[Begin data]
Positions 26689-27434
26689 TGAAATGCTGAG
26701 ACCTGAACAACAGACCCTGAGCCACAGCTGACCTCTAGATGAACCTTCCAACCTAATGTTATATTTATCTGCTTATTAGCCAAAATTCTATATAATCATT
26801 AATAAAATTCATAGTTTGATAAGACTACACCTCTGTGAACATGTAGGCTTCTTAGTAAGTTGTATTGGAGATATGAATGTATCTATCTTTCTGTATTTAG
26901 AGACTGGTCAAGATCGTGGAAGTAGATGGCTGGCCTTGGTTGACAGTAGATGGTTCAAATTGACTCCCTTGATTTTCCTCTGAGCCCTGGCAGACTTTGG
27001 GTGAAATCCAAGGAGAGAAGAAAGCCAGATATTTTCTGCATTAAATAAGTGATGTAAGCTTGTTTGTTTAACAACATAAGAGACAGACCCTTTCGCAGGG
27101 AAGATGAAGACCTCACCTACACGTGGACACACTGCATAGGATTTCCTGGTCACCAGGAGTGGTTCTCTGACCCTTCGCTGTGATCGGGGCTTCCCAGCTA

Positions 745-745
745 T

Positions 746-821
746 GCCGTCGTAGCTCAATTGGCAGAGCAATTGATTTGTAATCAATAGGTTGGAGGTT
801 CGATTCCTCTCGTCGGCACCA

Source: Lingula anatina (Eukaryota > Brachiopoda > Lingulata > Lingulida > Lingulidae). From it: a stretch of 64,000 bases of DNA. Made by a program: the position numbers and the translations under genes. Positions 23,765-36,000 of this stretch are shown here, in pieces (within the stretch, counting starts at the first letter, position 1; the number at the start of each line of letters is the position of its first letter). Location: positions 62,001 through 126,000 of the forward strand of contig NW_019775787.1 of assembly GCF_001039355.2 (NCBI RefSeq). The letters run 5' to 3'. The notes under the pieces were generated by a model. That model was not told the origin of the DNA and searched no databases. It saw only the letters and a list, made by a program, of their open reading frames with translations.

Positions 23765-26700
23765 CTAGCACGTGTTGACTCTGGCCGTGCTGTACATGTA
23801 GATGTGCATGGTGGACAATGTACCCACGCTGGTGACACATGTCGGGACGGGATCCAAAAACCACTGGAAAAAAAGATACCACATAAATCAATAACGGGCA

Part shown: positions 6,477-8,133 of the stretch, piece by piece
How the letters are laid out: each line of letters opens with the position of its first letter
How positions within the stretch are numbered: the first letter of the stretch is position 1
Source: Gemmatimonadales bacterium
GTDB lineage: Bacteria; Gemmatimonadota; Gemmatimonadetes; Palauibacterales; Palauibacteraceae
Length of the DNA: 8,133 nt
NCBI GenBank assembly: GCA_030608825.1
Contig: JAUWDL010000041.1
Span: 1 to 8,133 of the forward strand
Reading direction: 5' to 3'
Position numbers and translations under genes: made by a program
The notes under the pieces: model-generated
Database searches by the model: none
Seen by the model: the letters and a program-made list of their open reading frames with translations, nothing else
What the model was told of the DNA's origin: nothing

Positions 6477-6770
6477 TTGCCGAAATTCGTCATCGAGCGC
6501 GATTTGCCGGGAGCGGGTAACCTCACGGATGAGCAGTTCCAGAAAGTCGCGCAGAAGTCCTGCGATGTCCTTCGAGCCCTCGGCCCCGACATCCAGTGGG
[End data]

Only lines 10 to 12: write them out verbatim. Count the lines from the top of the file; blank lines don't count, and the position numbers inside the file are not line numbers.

Positions 746-821
746 GCCGTCGTAGCTCAATTGGCAGAGCAATTGATTTGTAATCAATAGGTTGGAGGTT
801 CGATTCCTCTCGTCGGCACCA